Alexander Borzunov has written an interesting article about his Python code that uses fast matrix exponentiation to automatically optimize certain algorithms. It's definitely a recommended read.

In his article, Alexander mentions that it's difficult to directly derive a matrix exponentiation algorithm for recursively-defined sequences such as \[

F_n = \begin{cases}

0, & n = 0\\

1, & n = 1\\

1, & n = 2\\

7(2F_{n-1} + 3F_{n-2})+4F_{n-3}+5n+6, & n \geq 3

\end{cases}

\] While it's true that it's not entirely simple, there is a relatively straightforward way to do this that's worth knowing.

The only difficultly is due to the term \(5n+6\), but we can eliminate it by setting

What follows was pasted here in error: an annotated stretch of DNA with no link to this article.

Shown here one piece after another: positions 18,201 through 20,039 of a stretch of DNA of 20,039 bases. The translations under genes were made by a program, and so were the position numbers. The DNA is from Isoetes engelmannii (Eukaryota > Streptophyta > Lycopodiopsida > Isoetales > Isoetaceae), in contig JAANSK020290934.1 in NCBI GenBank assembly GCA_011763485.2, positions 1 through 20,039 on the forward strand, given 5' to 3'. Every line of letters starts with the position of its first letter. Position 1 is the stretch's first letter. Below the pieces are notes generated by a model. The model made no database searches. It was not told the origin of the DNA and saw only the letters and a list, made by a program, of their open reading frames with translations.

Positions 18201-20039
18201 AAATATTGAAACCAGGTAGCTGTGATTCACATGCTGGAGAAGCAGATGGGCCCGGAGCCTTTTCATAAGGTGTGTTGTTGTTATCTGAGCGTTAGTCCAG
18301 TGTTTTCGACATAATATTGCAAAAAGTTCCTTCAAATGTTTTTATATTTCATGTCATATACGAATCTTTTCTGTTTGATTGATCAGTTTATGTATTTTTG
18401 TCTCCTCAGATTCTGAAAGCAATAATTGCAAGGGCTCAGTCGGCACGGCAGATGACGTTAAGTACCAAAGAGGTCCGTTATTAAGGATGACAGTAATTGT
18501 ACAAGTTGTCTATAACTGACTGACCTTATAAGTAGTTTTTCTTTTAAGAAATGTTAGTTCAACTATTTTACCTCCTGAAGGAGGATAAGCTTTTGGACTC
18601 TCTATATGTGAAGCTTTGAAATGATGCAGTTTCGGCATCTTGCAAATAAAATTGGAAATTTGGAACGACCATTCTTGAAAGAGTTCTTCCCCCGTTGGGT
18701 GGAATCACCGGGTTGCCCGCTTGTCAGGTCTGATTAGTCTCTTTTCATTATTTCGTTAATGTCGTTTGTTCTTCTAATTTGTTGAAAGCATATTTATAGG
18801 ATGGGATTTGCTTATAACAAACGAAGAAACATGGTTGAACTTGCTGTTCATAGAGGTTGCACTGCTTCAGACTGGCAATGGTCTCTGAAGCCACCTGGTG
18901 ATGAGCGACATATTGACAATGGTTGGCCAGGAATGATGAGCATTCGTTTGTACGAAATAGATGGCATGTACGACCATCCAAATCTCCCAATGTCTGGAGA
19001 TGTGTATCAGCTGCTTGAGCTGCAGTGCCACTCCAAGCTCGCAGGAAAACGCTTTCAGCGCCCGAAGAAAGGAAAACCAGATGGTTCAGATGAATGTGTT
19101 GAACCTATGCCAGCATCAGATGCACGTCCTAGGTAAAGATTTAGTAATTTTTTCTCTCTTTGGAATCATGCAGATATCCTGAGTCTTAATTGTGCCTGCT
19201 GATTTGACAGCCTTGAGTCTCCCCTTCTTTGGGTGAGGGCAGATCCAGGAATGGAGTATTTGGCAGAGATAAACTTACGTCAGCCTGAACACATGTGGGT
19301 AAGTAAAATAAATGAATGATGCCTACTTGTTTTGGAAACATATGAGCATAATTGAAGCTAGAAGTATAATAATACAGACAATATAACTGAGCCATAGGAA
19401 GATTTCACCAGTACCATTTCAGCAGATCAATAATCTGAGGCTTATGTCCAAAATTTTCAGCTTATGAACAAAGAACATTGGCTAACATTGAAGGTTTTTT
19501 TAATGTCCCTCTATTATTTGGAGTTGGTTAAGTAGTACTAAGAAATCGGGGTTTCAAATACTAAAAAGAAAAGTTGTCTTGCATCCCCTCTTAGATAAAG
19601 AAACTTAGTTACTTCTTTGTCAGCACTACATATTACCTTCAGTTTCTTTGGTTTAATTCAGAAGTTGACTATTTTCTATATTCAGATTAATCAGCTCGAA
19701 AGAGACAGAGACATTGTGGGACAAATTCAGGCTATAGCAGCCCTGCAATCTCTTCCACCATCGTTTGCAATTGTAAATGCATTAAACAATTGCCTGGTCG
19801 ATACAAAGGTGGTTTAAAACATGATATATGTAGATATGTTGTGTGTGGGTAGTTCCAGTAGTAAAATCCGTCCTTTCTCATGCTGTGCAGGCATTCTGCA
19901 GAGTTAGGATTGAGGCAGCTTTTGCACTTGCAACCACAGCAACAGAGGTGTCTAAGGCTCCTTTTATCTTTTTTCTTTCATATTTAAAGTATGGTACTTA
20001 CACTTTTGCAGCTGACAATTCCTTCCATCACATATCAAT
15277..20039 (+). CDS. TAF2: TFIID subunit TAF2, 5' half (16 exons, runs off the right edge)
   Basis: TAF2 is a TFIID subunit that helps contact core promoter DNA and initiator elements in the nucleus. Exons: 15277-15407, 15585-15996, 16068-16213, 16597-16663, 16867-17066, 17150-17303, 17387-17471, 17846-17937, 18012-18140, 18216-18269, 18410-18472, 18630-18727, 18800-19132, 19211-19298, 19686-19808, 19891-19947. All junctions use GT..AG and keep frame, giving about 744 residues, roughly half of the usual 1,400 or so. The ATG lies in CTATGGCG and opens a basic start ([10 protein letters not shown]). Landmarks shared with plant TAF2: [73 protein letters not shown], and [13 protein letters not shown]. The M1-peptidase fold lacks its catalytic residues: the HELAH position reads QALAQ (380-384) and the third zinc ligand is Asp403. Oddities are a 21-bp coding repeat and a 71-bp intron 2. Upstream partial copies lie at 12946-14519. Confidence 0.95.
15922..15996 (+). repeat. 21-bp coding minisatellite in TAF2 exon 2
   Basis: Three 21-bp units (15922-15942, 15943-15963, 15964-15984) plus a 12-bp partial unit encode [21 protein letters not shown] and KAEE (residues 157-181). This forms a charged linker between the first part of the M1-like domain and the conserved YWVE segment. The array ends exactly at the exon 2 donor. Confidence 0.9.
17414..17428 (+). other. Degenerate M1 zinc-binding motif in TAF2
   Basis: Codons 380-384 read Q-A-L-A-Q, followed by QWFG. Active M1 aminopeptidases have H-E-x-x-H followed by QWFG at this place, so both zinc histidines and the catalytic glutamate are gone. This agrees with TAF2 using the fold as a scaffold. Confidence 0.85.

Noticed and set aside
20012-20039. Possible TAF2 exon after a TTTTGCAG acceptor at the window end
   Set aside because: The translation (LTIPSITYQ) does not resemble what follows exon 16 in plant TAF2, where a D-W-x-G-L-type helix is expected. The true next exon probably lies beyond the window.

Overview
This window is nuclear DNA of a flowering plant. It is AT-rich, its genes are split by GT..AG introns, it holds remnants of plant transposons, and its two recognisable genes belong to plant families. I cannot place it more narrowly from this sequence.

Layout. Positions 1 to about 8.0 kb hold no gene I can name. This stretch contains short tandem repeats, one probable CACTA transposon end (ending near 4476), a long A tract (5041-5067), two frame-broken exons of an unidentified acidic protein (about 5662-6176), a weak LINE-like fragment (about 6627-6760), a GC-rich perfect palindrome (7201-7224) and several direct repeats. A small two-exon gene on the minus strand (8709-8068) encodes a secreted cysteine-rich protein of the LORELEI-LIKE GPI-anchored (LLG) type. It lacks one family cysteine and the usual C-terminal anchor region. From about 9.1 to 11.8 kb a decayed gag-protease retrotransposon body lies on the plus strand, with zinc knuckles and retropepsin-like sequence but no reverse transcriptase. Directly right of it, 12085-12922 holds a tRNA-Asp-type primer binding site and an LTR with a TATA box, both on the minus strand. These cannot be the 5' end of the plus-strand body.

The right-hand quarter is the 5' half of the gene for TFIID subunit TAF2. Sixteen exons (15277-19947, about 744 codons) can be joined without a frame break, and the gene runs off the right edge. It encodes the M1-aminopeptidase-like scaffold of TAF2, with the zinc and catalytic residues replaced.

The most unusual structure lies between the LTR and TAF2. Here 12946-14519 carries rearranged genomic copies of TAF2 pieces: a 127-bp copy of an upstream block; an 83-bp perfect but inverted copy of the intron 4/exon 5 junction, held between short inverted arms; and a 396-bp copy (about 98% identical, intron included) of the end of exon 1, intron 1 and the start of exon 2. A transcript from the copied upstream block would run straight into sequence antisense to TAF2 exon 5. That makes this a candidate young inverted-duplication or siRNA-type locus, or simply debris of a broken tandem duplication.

\(F_n = G_n + an+b\), then solving for appropriate values of \(a, b\).

Substituting and grouping terms we have \[

G_n + an+b = 7(2G_{n-1} + 3G_{n-2})+4G_{n-3} + 39an-68a+39b+5n+6,

\] and equating powers of \(n\) we need to solve the equations \[

\begin{align*}

a &= 39a+5,\\

b &= -68a+39b+6.

\end{align*}

\] Setting \(a = -\frac{5}{38}, b = -\frac{142}{361}\) we end up with the homogeneous system \[

G_n = \begin{cases}

\frac{142}{361}, & n = 0\\

\frac{379}{722}, & n = 1\\

\frac{237}{361}, & n = 2\\

7(2G_{n-1} + 3G_{n-2})+4G_{n-3}, & n \geq 3

\end{cases}

\] This is now easily cast into matrix exponentiation form using the standard method.

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